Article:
A medium to strong violet pigment with a reddish hue. Cobaltous phosphate, or deep cobalt violet, was first prepared in 1859. It is a permanent pigment but it has low tinting strength. It dries quickly in oil paints. Cobaltous phosphate is also used as a colorant in Glass, glazes, enamels, and plastics.
Synonyms and Related Terms
cobalt phosphate; Pigment Violet 14; CI 77360; fosfato de cobalto (Esp., Port.); violeta de cobalto (Esp.); phosphate de cobalt (Fr.); fosfato di cobalto (It.); cobalt violet, deep
- Skin contact may cause allergies, especially on elbows, neck and ankles.
- Chronic inhalation may cause asthma.
- Ingestion may cause vomiting, diarrhea and the sensation of hotness.
- NIH: Information shet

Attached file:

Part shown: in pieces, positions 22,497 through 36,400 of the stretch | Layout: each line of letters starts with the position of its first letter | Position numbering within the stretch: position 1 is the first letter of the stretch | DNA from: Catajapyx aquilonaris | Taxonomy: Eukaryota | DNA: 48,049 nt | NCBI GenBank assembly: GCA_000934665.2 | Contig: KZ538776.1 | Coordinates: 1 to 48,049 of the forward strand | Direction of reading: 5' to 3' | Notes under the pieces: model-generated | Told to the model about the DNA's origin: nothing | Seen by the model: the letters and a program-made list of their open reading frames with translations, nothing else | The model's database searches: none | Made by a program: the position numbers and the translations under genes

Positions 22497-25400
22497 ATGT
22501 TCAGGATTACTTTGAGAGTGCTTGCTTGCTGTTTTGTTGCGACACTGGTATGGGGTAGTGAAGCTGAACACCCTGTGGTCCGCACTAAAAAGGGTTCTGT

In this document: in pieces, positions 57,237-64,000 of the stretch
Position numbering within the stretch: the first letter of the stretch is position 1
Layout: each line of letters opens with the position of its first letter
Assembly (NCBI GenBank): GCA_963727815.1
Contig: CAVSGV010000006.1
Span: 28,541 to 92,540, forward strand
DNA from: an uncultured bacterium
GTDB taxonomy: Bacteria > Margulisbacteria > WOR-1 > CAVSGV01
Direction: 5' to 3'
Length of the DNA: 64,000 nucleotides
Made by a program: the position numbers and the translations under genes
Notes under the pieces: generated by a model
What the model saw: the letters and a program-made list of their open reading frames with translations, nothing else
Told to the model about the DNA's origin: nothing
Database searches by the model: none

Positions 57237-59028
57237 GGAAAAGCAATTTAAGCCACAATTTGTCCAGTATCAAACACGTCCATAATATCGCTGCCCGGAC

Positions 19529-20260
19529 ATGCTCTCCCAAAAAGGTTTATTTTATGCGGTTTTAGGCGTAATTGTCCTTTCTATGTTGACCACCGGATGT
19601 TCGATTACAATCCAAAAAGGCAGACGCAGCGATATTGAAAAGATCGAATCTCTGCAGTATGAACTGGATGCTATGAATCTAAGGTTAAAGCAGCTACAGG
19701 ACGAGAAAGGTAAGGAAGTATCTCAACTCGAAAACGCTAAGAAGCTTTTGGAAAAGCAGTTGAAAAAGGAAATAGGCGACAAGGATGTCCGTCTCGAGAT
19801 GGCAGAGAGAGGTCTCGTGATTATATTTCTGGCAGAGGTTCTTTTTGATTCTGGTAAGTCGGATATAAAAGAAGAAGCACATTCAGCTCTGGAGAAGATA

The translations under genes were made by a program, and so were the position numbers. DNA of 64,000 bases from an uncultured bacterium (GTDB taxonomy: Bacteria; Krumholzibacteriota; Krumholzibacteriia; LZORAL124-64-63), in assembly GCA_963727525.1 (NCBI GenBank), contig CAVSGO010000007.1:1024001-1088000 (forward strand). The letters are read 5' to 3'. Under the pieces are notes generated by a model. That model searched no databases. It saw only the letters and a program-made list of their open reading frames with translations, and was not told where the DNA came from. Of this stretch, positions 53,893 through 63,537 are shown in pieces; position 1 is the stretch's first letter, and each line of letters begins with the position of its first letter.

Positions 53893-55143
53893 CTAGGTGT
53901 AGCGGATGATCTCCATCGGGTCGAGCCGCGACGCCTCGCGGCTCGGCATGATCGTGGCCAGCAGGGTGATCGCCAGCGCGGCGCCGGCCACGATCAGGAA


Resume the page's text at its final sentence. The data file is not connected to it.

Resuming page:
Physical and Chemical Properties
Soluble in mineral acids. Insoluble in water.
|Composition||Co3(PO4)2 - 8H2O|
|Molecular Weight||mol. wt. = 366.74|
Resources and Citations
- Richard S. Lewis, Hawley's Condensed Chemical Dictionary, Van Nostrand Reinhold, New York, 10th ed., 1993
- Random House, Webster's Encyclopedic Unabridged Dictionary of the English Language, Grammercy Book, New York, 1997
- The Merck Index, Martha Windholz (ed.), Merck Research Labs, Rahway NJ, 10th edition, 1983 Comment: entry 2508
- Thomas B. Brill, Light Its Interaction with Art and Antiquities, Plenum Press, New York City, 1980